UPDATE: Oh, Oh, Oh, but stolen guns are NOT a problem;
And South Dakota as a whole has also seen a rise in the amount of stolen guns reported recently as well. Data from the Bureau of Alcohol, Tobacco, Firearms, and Explosives showed stolen guns recovered in the state rose from 252 in 2014 to 796 in 2020.
As we know, it seems lately Sioux Falls has become a fine place to pop off guns. We also know that most criminals don’t go through the trouble of background checks to get a gun. Normally it is done illegally and an easy way to get a gun illegally in Sioux Falls is to steal it from an unlocked car.
Why anyone would leave a firearm in an unlocked car is beyond me. I mean, if you own a firearm for protection it should be in one of two places; either on your waist or in a locked case inside your home.
We also know that if the SFPD recovers a stolen weapon used in a crime they have many resources to trace that gun back to the original owner. I think that is why many people who have a gun stolen from an unsecured location like an unlocked car probably don’t report it was stolen.
While I will defend Chief Thum that the police are usually reactionary there are things they can do;
Chief Thum says there is no simple answer to stopping gun violence. Making sure people are held accountable is one step.
“I think a lot of times people say what are police going to do, well the reality is once the trigger is pulled it kind of too late,” said Thum.
Transparency is the first thing that comes to mind, like sharing more information about what happened so residents can assist in finding the criminal. But the Chief and his information officer need to start being more vocal about where the guns are coming from and how many are being stolen in Sioux Falls due to irresponsible gun owners not locking up the weapon when not in use.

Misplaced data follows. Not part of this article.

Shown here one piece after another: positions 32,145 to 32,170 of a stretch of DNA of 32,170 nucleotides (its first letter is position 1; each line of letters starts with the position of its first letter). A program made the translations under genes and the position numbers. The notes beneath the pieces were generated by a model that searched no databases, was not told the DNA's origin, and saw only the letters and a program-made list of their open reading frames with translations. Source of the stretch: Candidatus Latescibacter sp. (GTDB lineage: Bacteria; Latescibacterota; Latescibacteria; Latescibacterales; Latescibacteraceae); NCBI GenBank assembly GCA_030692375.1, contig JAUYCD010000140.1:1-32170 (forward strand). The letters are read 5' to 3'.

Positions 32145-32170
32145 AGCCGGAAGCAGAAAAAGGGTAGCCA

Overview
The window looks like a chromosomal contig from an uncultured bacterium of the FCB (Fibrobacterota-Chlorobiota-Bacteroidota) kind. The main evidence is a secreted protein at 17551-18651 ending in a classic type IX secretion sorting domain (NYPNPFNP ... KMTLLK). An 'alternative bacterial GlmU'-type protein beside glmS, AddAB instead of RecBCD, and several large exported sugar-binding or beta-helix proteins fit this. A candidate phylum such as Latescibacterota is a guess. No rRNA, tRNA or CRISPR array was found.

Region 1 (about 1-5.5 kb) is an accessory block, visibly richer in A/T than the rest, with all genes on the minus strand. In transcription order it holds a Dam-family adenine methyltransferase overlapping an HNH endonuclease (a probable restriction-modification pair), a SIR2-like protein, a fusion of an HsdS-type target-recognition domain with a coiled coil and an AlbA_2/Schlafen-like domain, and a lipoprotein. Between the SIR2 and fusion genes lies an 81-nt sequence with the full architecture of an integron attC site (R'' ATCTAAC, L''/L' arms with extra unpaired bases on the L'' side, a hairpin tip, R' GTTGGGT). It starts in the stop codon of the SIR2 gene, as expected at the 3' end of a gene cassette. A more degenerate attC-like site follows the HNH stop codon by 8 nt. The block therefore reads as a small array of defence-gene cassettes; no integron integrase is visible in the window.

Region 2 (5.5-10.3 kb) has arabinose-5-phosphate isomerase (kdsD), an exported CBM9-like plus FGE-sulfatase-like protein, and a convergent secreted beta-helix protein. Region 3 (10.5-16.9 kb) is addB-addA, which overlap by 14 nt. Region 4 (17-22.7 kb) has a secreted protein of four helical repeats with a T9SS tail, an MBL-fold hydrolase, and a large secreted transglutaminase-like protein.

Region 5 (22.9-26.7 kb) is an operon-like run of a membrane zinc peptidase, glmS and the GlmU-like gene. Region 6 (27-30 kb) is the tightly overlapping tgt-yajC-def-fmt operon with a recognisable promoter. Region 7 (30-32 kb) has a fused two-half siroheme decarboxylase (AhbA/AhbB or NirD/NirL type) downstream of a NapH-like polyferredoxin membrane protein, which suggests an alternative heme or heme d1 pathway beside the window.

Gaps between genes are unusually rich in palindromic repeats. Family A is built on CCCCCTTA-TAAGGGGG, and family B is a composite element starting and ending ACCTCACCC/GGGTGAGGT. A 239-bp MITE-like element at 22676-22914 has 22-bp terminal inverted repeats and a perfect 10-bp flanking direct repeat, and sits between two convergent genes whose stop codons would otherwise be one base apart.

I suggested to councilor Starr a couple of years ago that the city council needs to write an ordinance that fines $1,000 to a legal gun owner if their gun is stolen and used in a crime. And I don’t mean stolen from a locked safe in the basement, but from an unlocked car in the driveway.
Like panhandlers, there is only so much you can do to stop people who commit gun violence, but if you start getting tough on the source like fining people who hand money out of the windows of their cars or people who don’t lock up their firearms properly maybe we can alleviate some of these problems.
If the sole purpose of owning a firearm legally is to protect yourself from a criminal, then why would you leave that very protection in your unlocked car? Because you are NOT a responsible gun owner and you should pay a price for your negligence.
The 2nd Amendment, like the 1st is very broad, but lawmakers have the right to regulate both of them.